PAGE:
The various incidents, imputed to thermal fatigue, which occurred throughout the world on the auxiliary lines of Reactor Coolant System (SIS, RHR, CVC), led EDF to urge a research program in order to determine the origins and the consequences of these problems for the French nuclear power plants. In 1992, following the crossing crack discovered at Dampierre 2 on the un-isolable part of a Safety Injection System pipe, a program of instrumentation was defined and is described in this paper. Among the objectives, two of the principal goals were to determine the thermal loadings really supported by the various lines and to highlight the thermal hydraulic phenomena affecting them. Indeed, in order to explain the discovered damages, it was essential to know the real thermal loadings to compare them with those of design and to carry out mechanical calculations of resistance to thermal fatigue. The instrumentations installed on the 900 MW units enabled to check the resistance with the fatigue of all the auxiliary lines in spite of significant differences between the real loadings and those envisaged at the design. They contributed to the knowledge improvement on the local thermal hydraulic phenomena but the incidents at Dampierre 1 showed that this knowledge is still imperfect. The results of these instrumentations are also used for the design of the future units by the use of the feedback of several cycles of acquisition on the 900 MW units, but also 1300 MW and 1450 MW since similar instrumentations were installed on the auxiliary lines in Golfech 2 and Chooz B1
Buckwheat and Millet Affect Thermal, Rheological, and Gelling Properties of Wheat Flour.
Wu, Kao; Gan, Renyou; Dai, Shuhong; Cai, Yi-Zhong; Corke, Harold; Zhu, Fan
2016-03-01
Buckwheat (BF) and millet (MF) are recommended as healthy foods due to their unique chemical composition and health benefits. This study investigated the thermal and rheological properties of BF-WF (wheat flour) and MF-WF flour blends at various ratios (0:100 to 100:0). Increasing BF or MF concentration led to higher cold paste viscosity and setback viscosity of pasting properties gel adhesiveness, storage modulus (G') and loss modulus (G″) of dynamic oscillatory rheology, and yield stress (σ0 ) of flow curve of WF. BF and MF addition decreased peak viscosity and breakdown of pasting, gel hardness, swelling volume, and consistency coefficient (K) of flow curve of WF. Thermal properties of the blends appeared additive of that of individual flour. Nonadditive effects were observed for some property changes in the mixtures, and indicated interactions between flour components. This may provide a physicochemical basis for using BF and MF in formulating novel healthy products. PMID:26890337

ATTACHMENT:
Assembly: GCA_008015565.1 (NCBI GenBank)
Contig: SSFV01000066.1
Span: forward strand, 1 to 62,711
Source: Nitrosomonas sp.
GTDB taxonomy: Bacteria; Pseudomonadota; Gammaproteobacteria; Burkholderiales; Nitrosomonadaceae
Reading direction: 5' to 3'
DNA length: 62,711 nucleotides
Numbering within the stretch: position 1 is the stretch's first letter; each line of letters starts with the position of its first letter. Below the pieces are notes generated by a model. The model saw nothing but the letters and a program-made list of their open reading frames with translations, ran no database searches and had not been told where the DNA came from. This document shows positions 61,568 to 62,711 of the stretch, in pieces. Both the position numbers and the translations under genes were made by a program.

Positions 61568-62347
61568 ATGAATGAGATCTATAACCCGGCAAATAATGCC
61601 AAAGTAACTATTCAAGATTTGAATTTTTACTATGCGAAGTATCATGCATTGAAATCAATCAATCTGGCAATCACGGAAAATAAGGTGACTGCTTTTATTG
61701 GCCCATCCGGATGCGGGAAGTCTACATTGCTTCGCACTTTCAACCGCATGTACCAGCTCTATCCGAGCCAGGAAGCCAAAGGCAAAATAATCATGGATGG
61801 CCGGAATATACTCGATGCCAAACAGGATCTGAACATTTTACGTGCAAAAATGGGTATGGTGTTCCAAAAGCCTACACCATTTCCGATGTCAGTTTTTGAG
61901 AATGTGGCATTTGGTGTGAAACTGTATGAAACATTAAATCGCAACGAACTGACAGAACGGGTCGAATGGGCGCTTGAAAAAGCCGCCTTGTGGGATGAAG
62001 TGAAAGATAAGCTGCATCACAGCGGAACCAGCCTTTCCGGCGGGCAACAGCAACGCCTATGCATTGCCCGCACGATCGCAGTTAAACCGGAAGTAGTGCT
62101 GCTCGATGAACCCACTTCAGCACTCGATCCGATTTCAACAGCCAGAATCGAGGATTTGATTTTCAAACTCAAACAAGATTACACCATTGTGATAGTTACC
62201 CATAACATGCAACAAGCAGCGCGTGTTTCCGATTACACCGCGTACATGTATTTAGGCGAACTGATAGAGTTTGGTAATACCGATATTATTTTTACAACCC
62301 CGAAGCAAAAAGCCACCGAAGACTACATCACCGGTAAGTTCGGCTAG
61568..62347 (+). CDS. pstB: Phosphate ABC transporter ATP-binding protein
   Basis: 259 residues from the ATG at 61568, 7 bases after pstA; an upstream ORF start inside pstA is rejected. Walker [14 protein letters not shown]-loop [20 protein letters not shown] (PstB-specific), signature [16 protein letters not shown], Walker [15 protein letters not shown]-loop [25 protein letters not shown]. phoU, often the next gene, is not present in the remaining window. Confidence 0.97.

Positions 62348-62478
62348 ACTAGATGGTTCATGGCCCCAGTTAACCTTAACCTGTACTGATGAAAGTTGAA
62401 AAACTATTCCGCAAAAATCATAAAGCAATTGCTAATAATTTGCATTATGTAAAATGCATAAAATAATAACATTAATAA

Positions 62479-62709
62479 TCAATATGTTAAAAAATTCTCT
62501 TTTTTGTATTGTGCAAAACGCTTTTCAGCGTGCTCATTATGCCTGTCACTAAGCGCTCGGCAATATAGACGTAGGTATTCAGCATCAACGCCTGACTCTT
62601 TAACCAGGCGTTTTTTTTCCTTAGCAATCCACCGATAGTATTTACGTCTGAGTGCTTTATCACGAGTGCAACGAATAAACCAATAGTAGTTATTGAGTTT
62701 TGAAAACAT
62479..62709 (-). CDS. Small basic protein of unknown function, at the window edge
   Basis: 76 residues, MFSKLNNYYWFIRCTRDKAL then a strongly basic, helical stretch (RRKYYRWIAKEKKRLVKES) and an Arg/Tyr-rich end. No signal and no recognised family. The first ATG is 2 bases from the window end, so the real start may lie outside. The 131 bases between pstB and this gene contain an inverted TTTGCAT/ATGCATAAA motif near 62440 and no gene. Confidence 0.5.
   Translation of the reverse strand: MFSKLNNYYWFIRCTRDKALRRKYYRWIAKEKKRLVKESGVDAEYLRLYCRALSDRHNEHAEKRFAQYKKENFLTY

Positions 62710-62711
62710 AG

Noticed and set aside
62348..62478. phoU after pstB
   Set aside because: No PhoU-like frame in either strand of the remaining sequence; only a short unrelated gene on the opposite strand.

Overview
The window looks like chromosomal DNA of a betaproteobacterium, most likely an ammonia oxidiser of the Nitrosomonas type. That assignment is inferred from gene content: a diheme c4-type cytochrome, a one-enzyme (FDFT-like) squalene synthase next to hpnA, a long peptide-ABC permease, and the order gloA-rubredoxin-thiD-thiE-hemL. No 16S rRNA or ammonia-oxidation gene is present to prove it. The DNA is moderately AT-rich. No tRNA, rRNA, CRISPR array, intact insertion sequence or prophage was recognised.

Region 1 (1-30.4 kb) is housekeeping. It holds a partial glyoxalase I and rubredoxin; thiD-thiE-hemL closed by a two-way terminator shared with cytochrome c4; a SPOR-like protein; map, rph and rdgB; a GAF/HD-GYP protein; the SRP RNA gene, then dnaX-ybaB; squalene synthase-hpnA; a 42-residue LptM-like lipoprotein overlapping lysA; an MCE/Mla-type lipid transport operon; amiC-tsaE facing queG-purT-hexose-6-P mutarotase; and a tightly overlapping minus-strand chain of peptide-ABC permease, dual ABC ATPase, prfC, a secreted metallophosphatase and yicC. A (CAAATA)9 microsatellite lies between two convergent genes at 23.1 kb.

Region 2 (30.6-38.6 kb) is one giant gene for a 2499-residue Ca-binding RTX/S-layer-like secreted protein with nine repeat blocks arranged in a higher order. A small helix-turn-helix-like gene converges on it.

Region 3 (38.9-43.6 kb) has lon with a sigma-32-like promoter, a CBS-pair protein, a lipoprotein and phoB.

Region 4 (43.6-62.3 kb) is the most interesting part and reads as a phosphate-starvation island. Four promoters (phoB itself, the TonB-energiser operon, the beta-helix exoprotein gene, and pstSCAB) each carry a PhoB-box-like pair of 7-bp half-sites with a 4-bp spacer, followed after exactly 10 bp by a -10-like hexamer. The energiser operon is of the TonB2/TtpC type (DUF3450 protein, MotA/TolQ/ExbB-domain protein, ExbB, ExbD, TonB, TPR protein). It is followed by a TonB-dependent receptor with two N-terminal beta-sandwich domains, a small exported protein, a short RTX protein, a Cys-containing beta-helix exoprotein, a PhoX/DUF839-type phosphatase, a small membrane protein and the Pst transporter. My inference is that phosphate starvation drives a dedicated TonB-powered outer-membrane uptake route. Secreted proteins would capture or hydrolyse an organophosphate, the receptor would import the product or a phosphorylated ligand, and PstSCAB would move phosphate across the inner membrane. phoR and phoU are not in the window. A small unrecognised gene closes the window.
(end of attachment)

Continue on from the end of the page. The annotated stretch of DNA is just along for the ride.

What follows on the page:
Kalashnikov, Vladimir L
2010-01-01
The analytical theory of chirped dissipative soliton solutions of nonlinear complex Ginzburg-Landau equation is exposed. Obtained approximate solutions are easily traceable within an extremely broad range of the equation parameters and allow a clear physical interpretation as a representation of the strongly chirped pulses in mode-locked both solid-state and fiber oscillators. Scaling properties of such pulses demonstrate a feasibility of sub-mJ pulse generation in the continuous-wave mode-locking regime directly from an oscillator operating at the MHz repetition rate.
Heat flux and quantum correlations in dissipative cascaded systems
Lorenzo, Salvatore; Farace, Alessandro; Ciccarello, Francesco; Palma, G. Massimo; Giovannetti, Vittorio
2015-02-01
We study the dynamics of heat flux in the thermalization process of a pair of identical quantum systems that interact dissipatively with a reservoir in a cascaded fashion. Despite that the open dynamics of the bipartite system S is globally Lindbladian, one of the subsystems "sees" the reservoir in a state modified by the interaction with the other subsystem and hence it undergoes a non-Markovian dynamics. As a consequence, the heat flow exhibits a nonexponential time behavior which can greatly deviate from the case where each party is independently coupled to the reservoir. We investigate both thermal and correlated initial states of S and show that the presence of correlations at the beginning can considerably affect the heat-flux rate. We carry out our study in two paradigmatic cases—a pair of harmonic oscillators with a reservoir of bosonic modes and two qubits with a reservoir of fermionic modes—and compare the corresponding behaviors. In the case of qubits and for initial thermal states, we find that the trace distance discord is at any time interpretable as the correlated contribution to the total heat flux.
Holloway, J.M.; Nordstrom, D.K.; Böhlke, J.K.; McCleskey, R.B.; Ball, J.W.
2011-01-01